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    HomeNewsFood price keeps rising as Nigerians groan over high cost of living

    Food price keeps rising as Nigerians groan over high cost of living

    By Nura Ridwan Ibrahim

    Citizens across Nigeria have uncovered concerns over the rising prices of essential commodities such as rice, flour, sugar and cement.

    This is just as the naira keeps on suffering depreciation, thereby mitigating the purchasing power of the people.

    Read Also: Residents lament as 50kg of local rice hits N47,500 in Kano

    Daily Trust’s findings in Kano, Kwara, Ebonyi, Oyo and Lagos states as well as Abuja showed challenging situations for various groups of people, with some residents resorting to prayers while others calling on the government to take decisive control measures.

    Daily Trust infograph about the recent changes on some commodities in the country. Designed by Ali A. Geidam.

    In Kano, it was gathered that a 50kg bag of locally milled rice, which was sold at ₦47,700 early January, is now selling between ₦58,500 and ₦60,000 depending on the brand, while a 50kg bag of flour, which was sold at ₦35,500 early January is now ₦40,000.

    Similarly, a 50kg bag of sugar at Singer Market is now selling at ₦73, 000 as against ₦62, 000 sold in early January. A bag of cement, which was ₦5, 500 in the beginning of January 2024, rose to ₦7, 300 as of Thursday.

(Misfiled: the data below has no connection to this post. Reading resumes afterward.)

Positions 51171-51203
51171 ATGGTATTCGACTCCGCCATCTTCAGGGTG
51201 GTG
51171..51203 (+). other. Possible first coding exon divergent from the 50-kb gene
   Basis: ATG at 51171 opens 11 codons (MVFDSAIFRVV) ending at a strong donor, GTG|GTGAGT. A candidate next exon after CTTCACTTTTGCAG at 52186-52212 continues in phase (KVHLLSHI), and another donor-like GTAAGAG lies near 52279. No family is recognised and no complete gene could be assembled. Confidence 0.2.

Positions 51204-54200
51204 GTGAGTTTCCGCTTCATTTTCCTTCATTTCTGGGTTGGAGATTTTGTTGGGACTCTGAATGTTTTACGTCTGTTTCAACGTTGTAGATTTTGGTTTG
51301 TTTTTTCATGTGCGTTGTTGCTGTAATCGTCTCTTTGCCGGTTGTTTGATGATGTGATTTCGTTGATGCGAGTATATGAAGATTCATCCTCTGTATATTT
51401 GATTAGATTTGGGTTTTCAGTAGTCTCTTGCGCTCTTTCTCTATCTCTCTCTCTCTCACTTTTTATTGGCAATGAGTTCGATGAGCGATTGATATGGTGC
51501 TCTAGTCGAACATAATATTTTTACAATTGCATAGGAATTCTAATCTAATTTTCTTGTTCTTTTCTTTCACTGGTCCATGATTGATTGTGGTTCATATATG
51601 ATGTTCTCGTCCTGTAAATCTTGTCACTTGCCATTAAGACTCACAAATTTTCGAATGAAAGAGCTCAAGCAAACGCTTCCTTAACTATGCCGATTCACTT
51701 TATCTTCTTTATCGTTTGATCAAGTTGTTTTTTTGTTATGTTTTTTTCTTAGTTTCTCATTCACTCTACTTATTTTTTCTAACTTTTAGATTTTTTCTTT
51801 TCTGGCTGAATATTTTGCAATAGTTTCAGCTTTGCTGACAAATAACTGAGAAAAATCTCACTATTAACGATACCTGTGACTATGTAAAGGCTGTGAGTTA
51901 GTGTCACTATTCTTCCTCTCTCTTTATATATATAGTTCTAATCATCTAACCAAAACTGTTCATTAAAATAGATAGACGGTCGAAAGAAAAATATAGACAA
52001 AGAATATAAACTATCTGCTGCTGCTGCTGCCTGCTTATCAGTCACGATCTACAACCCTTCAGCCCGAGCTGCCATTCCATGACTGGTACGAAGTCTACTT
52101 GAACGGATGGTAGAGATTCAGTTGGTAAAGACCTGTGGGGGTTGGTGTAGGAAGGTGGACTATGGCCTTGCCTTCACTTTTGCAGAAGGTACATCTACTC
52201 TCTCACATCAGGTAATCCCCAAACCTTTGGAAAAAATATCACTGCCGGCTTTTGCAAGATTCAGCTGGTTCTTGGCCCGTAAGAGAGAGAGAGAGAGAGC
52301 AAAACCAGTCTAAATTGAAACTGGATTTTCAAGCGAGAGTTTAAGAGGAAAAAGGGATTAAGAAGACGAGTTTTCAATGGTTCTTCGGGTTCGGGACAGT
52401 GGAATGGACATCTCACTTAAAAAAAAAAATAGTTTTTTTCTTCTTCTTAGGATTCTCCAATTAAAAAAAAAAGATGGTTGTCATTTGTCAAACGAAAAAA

According to a civil servant and a father of five, Malam Shehu Usman, the current situation is beyond explanation. He described the price hikes as something that needed divine intervention.

    “We have to turn to God and seek his forgiveness, because what is happening goes beyond human explanation. Imagine an increase of ₦10,300 within 30 days on a 50kg bag of rice and no one is saying anything?

    “To many of us, life has never been so difficult than what we are going through presently. Many households cannot afford three meals in a day,” he said.

    Another resident, Isah Bello, said his major concern is on how people will cope with the situation during Ramadan when Muslims observe fast. He stressed the need for the authorities to do the needful before things get out of control.

    In Abuja, the situation seems same. Abag of flour has hit ₦44, 000 in the Federal Capital Territory (FCT), Abuja, Daily Trust investigation revealed.

    Read Also: INTERVIEW: Adaptation best solution to climate change in Nigeria – Prof. _Tanko

    Lamenting the situation, a caterer at Wuse Market, Abuja, Mrs Kafayat Musa said her profit had reduced drastically.

    “Just last week, it (flour) was sold for ₦41, 000. I no longer make much profit, despite increasing the cost of egg rolls, doughnuts, among others. The government should please do something,” she said.

    Investigations conducted across major markets in the nation’s capital also revealed that a bag of sugar now costs between ₦72,000 and ₦75,000, as against about ₦60,000 and ₦62,000 early this year.

    Rice now sells between ₦55, 000 and ₦61, 000 for a 50kg bag, depending on the area of purchase. The same quantity sold between ₦45, 000 and ₦55, 000 earlier this year.

    Similarly, a bag of cement has hit ₦6, 500 in Abuja.  Last week, it was sold between ₦5, 200 and ₦5, 400.